You have reached your limit of free articles this month.

Enjoy unlimited access to myStatesman.com

Starting at just 99¢ for 8 weeks.

GREAT REASONS TO SUBSCRIBE TODAY!

  • IN-DEPTH REPORTING
  • INTERACTIVE STORYTELLING
  • NEW TOPICS & COVERAGE
  • ePAPER
X

You have read of premium articles.

Get unlimited access to all of our breaking news, in-depth coverage and bonus content- exclusively for subscribers. Starting at just 99¢ for 8 weeks

X

Welcome to myStatesman.com

This subscriber-only site gives you exclusive access to breaking news, in-depth coverage, exclusive interactives and bonus content.

You can read free articles of your choice a month that are only available on myStatesman.com.

Kenyans dominate men’s race, Aggie tops women’s field in Austin 10/20


About 3,000 runners competed in the Austin 10/20 Sunday morning at the Domain, with a strong Kenyan contingent dominating the men’s field. Race organizer Peter Douglass said that it would be the final edition of the race, so named for the 10-mile distance and 20 bands along the route.

Under 67-degree overcast skies and a steady breeze, Kenya’s John Gathaiya outlegged countryman Paul Getembe for the victory. Former Texas A&M track and cross country standout Hillary Montgomery topped the women’s field, holding off Kenya’s Margaret Maina.

At the start, Mexico’s Jesus Torres moved to the front, setting a scorching pace of 4 minutes, 47 seconds per mile. But Gathaiya, a cagey runner, allowed Torres to break the wind, drafting him until mile three. At that point, Gathaiya took the lead, and by the 10-kilometer mark (30:03), he had built a solid 200-meter lead. Getembe passed 10K in 30:17, moving into second place ahead of Torres, who was a full 20 seconds back.

Gathaiya, who trains in Grand Prairie, broke the tape in 48:18, well ahead of Getembe’s 49:15. Torres pulled up in third, posting a 49:48. Kenyan runners Abinet Adraro (50:14) and Benjamin Metto (50:40) took fourth and fifth.

“The wind was very strong today,” Gathaiya said after the race.

In the women’s race, Maina, who lives in Dallas, set the early pace at 5:30 per mile and leading Montgomery at the 10K mark by some 15 seconds.

But Montgomery, averaging 5:39 a mile, made up the ground in the last 4 miles, building a 32-second lead on Maina by the finish — 56:32 to 57:04. Bree Schrader took third in 1:03:00, ahead of Ethiopian Marta Markos in 1:01:15, with San Antonio’s Liza Hunter-Galvan rounding out the top five in 1:04:29.



Reader Comments ...


Next Up in Sports

Ex-FSU star Myron Rolle ready to begin med school residency
Ex-FSU star Myron Rolle ready to begin med school residency

Myron Rolle has accomplished many things on and off the field. His biggest ones, though, might still be coming up.  Rolle's dream of becoming a doctor came to fruition on May 20 when he graduated from Florida State's College of Medicine. The former All-American safety and Rhodes Scholar has not had much time to reflect on the accomplishment. He...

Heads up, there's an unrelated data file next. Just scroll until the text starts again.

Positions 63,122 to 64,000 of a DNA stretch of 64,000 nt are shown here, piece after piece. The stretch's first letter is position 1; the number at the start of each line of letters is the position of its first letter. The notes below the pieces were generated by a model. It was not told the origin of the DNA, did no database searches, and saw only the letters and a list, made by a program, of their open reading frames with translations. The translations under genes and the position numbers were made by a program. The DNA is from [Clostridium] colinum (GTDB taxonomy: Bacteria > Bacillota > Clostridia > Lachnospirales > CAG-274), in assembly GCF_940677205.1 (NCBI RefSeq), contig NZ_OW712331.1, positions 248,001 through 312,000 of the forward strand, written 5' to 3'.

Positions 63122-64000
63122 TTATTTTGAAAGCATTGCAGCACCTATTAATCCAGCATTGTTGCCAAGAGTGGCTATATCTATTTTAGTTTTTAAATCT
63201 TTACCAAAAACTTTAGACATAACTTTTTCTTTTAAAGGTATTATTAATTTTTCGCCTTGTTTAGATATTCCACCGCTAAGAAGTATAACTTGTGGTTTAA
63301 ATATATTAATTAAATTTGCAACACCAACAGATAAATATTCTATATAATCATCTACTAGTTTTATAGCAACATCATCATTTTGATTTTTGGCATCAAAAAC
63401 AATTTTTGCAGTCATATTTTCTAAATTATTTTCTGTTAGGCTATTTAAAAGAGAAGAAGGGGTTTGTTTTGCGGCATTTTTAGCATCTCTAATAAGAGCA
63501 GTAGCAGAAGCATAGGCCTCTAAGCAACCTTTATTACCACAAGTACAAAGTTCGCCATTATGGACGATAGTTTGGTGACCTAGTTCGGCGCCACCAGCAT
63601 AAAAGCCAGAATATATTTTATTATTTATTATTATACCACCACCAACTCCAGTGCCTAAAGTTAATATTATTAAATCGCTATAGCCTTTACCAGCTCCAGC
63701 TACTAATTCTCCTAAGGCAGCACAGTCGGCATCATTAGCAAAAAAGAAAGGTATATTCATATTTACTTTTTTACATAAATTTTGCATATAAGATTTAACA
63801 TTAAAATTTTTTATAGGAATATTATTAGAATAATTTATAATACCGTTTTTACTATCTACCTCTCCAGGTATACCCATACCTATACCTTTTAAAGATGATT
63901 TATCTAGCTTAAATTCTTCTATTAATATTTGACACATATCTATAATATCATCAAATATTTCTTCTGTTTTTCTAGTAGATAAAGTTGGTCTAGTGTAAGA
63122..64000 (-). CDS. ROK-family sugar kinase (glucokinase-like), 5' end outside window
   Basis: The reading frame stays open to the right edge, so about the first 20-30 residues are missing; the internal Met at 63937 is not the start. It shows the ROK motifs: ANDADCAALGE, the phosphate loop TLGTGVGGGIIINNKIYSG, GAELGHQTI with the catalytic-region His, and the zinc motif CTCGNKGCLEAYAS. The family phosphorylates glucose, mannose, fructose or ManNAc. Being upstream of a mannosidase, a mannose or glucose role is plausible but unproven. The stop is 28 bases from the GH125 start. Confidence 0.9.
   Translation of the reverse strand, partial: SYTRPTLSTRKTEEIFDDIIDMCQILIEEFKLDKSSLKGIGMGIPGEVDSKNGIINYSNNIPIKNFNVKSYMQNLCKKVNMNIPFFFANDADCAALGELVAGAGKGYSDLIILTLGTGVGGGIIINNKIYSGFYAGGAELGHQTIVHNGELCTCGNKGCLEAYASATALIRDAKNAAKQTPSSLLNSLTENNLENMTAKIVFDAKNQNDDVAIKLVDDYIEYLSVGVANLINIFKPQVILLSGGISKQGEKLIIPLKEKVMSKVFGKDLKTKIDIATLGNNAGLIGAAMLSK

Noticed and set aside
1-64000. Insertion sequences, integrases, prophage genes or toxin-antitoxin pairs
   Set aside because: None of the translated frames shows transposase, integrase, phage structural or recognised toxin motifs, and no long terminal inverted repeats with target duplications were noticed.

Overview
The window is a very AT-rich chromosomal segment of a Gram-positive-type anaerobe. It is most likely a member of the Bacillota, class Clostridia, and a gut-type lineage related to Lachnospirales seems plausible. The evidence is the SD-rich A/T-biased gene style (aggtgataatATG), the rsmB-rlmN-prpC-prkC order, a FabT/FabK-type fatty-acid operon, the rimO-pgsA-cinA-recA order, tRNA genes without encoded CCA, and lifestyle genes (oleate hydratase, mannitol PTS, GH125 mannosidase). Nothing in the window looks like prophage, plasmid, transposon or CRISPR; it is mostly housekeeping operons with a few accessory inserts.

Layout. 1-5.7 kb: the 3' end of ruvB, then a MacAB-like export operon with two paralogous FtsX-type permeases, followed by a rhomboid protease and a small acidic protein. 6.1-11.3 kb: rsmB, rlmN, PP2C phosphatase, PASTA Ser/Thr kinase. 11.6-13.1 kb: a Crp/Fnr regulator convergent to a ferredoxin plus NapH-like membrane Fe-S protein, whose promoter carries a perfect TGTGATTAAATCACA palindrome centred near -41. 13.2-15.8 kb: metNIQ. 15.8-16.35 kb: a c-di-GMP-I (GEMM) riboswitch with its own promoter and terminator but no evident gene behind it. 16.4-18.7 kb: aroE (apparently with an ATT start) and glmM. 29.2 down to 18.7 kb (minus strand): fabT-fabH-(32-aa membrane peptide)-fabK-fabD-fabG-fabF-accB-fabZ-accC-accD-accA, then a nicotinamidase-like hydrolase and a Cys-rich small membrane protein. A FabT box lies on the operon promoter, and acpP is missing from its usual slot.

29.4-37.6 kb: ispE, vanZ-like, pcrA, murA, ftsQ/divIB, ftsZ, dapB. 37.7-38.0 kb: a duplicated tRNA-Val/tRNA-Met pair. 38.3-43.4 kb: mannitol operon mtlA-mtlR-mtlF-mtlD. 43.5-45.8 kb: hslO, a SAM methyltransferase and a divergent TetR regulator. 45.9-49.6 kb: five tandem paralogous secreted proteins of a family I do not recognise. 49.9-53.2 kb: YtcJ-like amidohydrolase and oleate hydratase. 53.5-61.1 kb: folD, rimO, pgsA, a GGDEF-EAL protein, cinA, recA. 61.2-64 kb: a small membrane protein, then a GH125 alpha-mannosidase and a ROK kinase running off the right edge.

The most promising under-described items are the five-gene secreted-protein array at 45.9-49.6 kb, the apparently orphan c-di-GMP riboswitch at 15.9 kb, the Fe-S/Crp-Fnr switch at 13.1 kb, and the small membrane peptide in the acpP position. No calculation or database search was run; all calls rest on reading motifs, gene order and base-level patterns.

Jimmy Butler: From Texas to NBA stardom to Timberwolves
Jimmy Butler: From Texas to NBA stardom to Timberwolves

Mike Marquis had never seen Jimmy Butler play basketball — not even on video — when he strolled into a Texas high school gym in the summer of 2007. Marquis, the longtime head coach at Tyler Junior College, really knew nothing about the youngster. He was there at the request of a local recruiting analyst who suggested Marquis take a look...
Style vs safety: Do too many football helmets pose a risk?
Style vs safety: Do too many football helmets pose a risk?

Oregon football players used three helmets last season — green, black and white — that were mixed and matched with myriad uniform combinations.  The Ducks were pioneers in football fashion and other schools have followed, using helmets to make a statement. Now, the NCAA wants to determine whether style is coming at the expense of safety...
Players' efforts to slow game down may be ... slowing game down
Players' efforts to slow game down may be ... slowing game down

By now, trudging toward the midway point of this baseball season, we have been well-versed on the reasons games are taking longer than ever before. Pitchers throw harder. Batters swing for the fences. They miss a lot. Fewer balls are in play. Hitters are striking out at a record pace — again. Both sides take longer to prepare for each pitch. ...
Cowboys’ McFadden embraces role with 'a lot left in the tank'
Cowboys’ McFadden embraces role with 'a lot left in the tank'

Darren McFadden didn't care about chasing money. He didn't have any reservations being relegated to a backup role yet again. McFadden simply wanted to stay with the Dallas Cowboys. His family lives here. He's comfortable with the offense. And, oh yeah, the Cowboys are among the favorites to contend for a Super Bowl this season. "This is where...
More Stories